Student Association discusses strategic planning and sustainability at UWL

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Luis Acosta Jr., Student Government Reporter

The Student Association at the University of Wisconsin-La Crosse met on Wednesday, Dec. 4 to meet with Dr. Kate Parker, Special Assistant to the Provost, Strategic Planning. They also met four new student court justices and discussed what Green Fund representatives Mitch Bunting and Logan Furniss have been working on and what they envision for the future of the program.

Dr. Parker, who is also an Associate Professor in the English Department at UWL, updated the senate on the strategic planning project at UWL. Parker has worked as the strategic planner for a year and a half but is departing from the role in Spring 2020 as she is taking a sabbatical. She said she believes it is necessary to initiate someone who may take on the position permanently after her departure.

Parker said that she is not a professional planner, and after she steps down the program is set to move into a different phase, which Parker called “plan let’s not.” She explained this as not having just anybody fill the position and instead finding an appropriate candidate trained to value innovation for UWL.

She described the position as an “eye in the sky” role, where the strategic planner would not necessary be in charge of anyone but would ensure programs are as productive as possible. Parker said that when there is nobody in this role, “accountability becomes skewed.” Parker said that she believes it would be inappropriate to place the responsibilities of a strategic planner on a faculty member, program, or office that is already involved in their own projects.

Between January and February, Parker will return to the student senate with a full report to pinpoint areas that should be held as a top priority for the senate to think about in future hearings.

Sophomore communication studies student Rachel Meihock attended the meeting to discuss UWL’s role in sustainability and climate change. Meihock said that for a class project, she had to come up with a sustainability solution that could be presented, and her presentation to the senate was a result of her project.

Meihock presented “shocking facts” around sustainability at UWL, saying that 239 tons of paper and cardboard were recycled, based on metrics from the latest sustainability report in 2013. Meihock said this high number stems from many sources, but mainly from professors and departments “willy-nilly printing so much paper, to be blunt.”

She said that in August 2019, the entire fourth floor of Centennial Hall, which includes the Communication Studies Department, the Environmental Studies Department, the Women’s, Gender, and Sexuality Studies Department, and the Philosophy Department, printed 1,792 pieces of paper.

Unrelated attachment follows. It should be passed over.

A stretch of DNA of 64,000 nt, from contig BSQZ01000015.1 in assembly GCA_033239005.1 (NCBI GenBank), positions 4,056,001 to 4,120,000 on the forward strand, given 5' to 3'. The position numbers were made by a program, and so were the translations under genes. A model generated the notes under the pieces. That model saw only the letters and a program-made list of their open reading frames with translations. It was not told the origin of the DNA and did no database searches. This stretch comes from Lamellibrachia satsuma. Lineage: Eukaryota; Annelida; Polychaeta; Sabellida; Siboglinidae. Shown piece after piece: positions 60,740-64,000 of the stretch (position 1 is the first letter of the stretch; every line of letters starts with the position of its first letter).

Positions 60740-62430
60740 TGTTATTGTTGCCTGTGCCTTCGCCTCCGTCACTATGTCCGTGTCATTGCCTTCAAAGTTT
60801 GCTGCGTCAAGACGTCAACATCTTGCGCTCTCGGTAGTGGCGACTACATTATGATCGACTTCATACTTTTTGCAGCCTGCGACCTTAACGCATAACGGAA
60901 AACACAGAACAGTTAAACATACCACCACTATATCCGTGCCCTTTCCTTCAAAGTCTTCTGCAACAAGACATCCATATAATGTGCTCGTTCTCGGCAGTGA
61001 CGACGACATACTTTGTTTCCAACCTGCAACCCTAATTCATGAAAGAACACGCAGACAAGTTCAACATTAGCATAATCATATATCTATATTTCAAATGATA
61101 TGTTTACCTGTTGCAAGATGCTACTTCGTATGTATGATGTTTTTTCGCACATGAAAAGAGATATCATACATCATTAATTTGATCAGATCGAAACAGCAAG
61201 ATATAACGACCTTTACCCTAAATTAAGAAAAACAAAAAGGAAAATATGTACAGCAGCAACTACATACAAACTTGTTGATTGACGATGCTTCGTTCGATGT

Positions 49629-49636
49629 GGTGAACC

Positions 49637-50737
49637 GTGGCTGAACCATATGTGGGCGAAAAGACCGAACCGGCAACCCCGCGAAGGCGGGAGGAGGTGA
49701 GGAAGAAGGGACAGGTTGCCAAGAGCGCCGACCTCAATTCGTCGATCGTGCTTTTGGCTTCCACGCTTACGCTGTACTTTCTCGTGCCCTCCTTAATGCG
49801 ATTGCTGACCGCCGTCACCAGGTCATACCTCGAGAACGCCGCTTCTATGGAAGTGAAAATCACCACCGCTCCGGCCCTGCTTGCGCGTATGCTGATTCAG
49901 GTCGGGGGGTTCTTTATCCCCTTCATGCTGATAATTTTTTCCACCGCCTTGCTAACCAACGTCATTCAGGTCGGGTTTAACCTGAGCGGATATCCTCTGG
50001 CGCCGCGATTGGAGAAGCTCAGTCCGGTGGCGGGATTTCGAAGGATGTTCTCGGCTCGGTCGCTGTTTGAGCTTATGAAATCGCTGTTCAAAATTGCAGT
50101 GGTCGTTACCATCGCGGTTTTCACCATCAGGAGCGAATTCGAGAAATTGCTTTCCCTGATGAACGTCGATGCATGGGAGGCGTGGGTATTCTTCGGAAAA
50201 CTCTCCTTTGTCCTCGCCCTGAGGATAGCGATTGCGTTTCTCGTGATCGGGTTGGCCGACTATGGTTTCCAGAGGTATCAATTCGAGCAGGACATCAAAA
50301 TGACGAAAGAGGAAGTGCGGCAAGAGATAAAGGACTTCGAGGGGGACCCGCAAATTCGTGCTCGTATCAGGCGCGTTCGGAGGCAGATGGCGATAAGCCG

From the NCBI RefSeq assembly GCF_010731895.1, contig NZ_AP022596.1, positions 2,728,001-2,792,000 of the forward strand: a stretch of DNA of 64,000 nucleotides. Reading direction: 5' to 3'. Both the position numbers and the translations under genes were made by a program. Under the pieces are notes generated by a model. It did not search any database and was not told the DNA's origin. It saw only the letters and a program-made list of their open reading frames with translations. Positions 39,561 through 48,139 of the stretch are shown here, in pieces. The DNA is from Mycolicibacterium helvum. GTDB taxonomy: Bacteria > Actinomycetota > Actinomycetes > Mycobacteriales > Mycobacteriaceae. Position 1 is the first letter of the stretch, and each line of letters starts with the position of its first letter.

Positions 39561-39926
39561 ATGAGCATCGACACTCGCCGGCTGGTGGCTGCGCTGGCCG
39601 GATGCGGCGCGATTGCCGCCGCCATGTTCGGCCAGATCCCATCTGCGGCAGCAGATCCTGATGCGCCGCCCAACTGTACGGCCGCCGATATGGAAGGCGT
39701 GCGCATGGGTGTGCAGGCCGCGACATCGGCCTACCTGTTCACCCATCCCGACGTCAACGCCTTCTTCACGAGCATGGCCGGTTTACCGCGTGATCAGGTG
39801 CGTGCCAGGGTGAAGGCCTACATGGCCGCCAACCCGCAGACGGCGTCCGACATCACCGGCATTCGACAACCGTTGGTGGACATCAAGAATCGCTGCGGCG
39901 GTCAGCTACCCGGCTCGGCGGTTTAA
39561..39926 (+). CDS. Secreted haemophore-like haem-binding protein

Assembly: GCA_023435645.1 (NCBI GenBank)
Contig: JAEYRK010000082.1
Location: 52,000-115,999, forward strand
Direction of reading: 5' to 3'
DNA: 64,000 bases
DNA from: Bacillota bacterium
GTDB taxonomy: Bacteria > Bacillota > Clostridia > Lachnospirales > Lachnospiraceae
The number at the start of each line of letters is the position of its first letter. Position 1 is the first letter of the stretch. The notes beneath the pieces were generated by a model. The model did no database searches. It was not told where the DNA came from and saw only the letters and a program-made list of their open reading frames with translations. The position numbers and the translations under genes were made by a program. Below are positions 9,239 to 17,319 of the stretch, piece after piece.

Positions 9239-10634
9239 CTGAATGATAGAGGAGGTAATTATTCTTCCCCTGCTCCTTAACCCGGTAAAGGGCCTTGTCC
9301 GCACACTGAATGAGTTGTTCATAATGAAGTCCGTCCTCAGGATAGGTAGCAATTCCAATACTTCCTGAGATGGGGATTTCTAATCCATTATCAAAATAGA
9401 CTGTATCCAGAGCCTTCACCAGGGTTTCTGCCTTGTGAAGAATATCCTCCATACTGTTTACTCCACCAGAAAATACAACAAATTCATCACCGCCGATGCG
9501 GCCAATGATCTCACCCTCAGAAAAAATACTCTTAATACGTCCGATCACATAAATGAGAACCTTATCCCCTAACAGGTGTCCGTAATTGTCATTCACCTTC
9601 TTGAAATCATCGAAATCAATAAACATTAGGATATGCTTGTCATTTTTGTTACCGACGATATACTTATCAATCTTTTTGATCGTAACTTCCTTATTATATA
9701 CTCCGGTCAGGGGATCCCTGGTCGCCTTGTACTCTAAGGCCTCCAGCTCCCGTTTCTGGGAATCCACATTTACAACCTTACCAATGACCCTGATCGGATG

Meihock also said that the Admissions Office sends out 45,000 letterheads each year, a process which President Agterberg said should be remodeled in years to come, as the admissions office has considered allowing admitted students to pick between paperless or paper versions of acceptance letters.

Meihock said she believes there should be a cap put in place on how much paper can be printed, not only for professors but for departments in general. She said she understands the different needs depending on the college, who may print more based on what is being taught, but that all she asks for is for awareness of the problem and to be able to communicate these issues.  “When you are aware, steps can then be made towards these problems,” said Meihock.

According to Meihock, if this policy were to be set in place, it would target both the financial and environmental issues on campus. She said that $250,000 is spent annually on paper at UWL. “There are no monetary costs, only monetary rewards to this idea,” said Meihock.

Mitch Bunting and Logan Furniss from the Green Fund attended the meeting to introduce their initiative to provide low emission LED lights for the Recreational Eagle Center, the Veterans Memorial Walkway and Laux Hall, in addition to environmentally efficient portable lights for UWL events.

Some senators expressed skepticism of the efficiency of these lights, especially considering their overall cost, but Sen. Erickson from Students for Sustainability said that these are for creating a minimal carbon footprint, which he said should be the first thing that comes to mind when they think of implementing new lights.

Sen. Myers expressed his frustration with the university with sustainability, as he’s noticed how difficult UWL has made it for there to be immediate action on sustainability. He called into question how the remodeling of White Hall will need a grant in order to have LED lights put into place, which would take longer than simply placing the lights in the dorms now as they are being rebuilt.

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